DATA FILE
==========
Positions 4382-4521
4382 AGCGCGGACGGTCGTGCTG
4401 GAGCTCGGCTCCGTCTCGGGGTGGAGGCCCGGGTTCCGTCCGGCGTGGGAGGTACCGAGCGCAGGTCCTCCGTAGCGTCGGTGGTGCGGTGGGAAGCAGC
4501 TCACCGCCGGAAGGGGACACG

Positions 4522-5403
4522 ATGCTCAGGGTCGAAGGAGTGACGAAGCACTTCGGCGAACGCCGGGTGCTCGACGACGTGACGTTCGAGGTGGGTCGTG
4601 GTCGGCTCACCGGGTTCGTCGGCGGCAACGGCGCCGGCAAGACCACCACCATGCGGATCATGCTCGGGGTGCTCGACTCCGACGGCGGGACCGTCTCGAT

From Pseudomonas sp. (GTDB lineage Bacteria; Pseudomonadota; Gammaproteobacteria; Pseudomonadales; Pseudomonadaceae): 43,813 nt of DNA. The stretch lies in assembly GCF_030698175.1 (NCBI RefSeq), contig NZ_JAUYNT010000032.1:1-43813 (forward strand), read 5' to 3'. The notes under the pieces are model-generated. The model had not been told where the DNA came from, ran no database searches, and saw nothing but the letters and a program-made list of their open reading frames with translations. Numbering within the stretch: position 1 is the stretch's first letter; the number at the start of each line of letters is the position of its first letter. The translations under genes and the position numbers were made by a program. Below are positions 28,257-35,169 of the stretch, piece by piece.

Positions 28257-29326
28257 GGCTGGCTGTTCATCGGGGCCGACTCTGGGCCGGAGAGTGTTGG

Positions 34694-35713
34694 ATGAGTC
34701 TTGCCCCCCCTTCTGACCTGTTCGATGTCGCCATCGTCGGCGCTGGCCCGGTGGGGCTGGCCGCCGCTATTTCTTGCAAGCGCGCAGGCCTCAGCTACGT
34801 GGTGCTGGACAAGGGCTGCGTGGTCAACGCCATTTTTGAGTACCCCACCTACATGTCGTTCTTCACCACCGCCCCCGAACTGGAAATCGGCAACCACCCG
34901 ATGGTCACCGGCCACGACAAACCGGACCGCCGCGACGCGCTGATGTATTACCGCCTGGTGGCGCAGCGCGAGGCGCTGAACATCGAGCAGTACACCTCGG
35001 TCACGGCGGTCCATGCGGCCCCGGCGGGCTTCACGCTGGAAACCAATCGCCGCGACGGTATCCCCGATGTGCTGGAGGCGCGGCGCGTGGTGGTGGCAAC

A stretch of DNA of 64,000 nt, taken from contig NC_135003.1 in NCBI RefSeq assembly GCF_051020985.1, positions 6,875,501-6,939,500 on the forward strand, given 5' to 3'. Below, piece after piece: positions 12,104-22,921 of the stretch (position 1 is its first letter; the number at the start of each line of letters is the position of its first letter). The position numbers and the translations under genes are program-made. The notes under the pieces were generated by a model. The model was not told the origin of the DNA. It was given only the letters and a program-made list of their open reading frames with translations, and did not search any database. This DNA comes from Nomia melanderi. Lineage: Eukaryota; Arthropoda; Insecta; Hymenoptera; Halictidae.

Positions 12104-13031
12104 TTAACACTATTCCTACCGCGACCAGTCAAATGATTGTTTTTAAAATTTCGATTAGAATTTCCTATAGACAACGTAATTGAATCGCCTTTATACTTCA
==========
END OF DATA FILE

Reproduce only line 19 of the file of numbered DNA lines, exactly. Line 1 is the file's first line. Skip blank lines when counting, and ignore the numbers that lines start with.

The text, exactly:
12104 TTAACACTATTCCTACCGCGACCAGTCAAATGATTGTTTTTAAAATTTCGATTAGAATTTCCTATAGACAACGTAATTGAATCGCCTTTATACTTCA